MARKET CLOSE: NZ stocks rise; Methven leads gainers, Hallenstein falls
By Jason Krupp
Aug. 12 (BusinessDesk) - New Zealand stocks rose, with a spike in investors' appetite for equities on the back of better than expected U.S. unemployment data helping the exchange to eek out a positive close to a week marked by high levels of volatility. Methven Ltd. rose and Hallenstein Glasson Holdings fell.
The NZX 50 Index rose 7.88 points, or 0.3%, to 3,216.50, and declined 1.9% on a weekly basis. Within the index, 29 stocks rose, 14 fell, and seven were unchanged. Turnover was $119.3 million.
"The New Zealand market has held up reasonable well relative to what is happening in other commodity-currency driven markets," said Shane Solly, portfolio manager at Mint Asset Management. "The market has bounced to the point where you need to be more patient to get those bargains but they are still out there."
Methven, the tapware manufacturer and exporter, rose 6.4% to $1.49, leading gainers on the NZX 50, with the stock having now regained the ground it lost over the week.
Tower Ltd., the general insurer controlled by Guinness Peat Group, rose 5.2% to $1.43. The insurer is rated 'outperform' based on the consensus of four recommendations compiled by Reuters.
Air New Zealand Ltd., the national carrier, rose 3.7% to $1.12.
Nuplex Industries Ltd., the industrial chemicals and resins manufacturer, rose 3.3% to $2.48.
Ltd., the children's clothing chain, rose 3.2% to
Mainfreight, the logistics company, rose 2.9% to $10.05, with the stock continuing to gain ground after it more than doubled first-quarter profit to $14.2 million.
Heartland New Zealand Ltd., the lender formed in the merger of Marac Finance with the Canterbury and Southern Cross building societies, was put on notice by rating agency Standard & Poor’s over its earnings outlook and legacy loans. The company's shares were unchanged at 58 cents today, and have dropped 34% this year.
Wakefield Health Ltd., the hospital operator looking to buy a controlling stake in Norfolk Investments Ltd., announced today that it now has acceptances from shareholder representing 70.4% of the company’s shares. Wakefield shares were unchanged at $5.10.
Hallenstein Glasson, the fashion retailer, fell 4.1% to $3.50, leading gainers decliners on the NZX 50.
Fisher & Paykel Healthcare Corp., the manufacturer of respirators and breathing masks, fell 2.6% to $2.24, with bounce in the New Zealand dollar taking some of the shine off the exporter. The company earns about 50% of its revenue in U.S. dollar terms.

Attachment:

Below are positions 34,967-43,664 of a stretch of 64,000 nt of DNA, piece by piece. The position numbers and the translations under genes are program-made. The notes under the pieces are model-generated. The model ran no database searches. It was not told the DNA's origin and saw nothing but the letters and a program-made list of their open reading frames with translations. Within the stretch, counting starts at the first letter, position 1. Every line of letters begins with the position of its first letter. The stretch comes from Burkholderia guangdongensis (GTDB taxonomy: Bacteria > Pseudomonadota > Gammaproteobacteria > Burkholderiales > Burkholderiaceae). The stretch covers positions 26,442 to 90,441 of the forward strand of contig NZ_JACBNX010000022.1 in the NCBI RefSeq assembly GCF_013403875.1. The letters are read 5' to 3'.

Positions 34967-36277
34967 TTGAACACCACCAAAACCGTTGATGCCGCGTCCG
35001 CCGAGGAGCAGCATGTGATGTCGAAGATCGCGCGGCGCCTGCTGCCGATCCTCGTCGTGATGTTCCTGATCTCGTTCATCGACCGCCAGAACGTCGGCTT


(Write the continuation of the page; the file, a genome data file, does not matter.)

Seeka Kiwifruit Industries, the fruit grower and packing company, fell 3.6% to $1.88 after it said attempts to constrain the PSA bacteria appear to be failing, with the kiwifruit vine canker spreading beyond the Te Puke growing region to the Matapihi area, north of the Papamoa Hills.
Charlie's Group, the fruit juice and soft
drink maker, fell 2.3% to 43 cents after Japanese brewer
Asahi Group's offer for the company went unconditional.
Asahi’s New Zealand unit declared it had 90.6% of Charlie’s today, allowing it to compulsorily buy the rest under takeover law.
Sanford Ltd., the fisheries company, fell 2.3% to $5.05.
GPG, the investment holding company, fell 2.3% to 64 cents.
Telecom Corp., the country's biggest phone company, fell 1.8% to $2.45, with investors unwinding their holdings in the company now that some of the volatility in the market has faded, according to Solly.
"People are moving their money around in the market and staying in stocks rather than taking it out and putting it in cash," he said.
Skellerup Holdings, the rubber goods and milking equipment manufacturer, fell 1.7% to $1.18.
Auckland International Airport Ltd. fell 1.14% to $2.17. The country's biggest gateway came under fire this week after a series of security upgrades ahead of the Rugby World Cup caused disruptions and flight cancellations.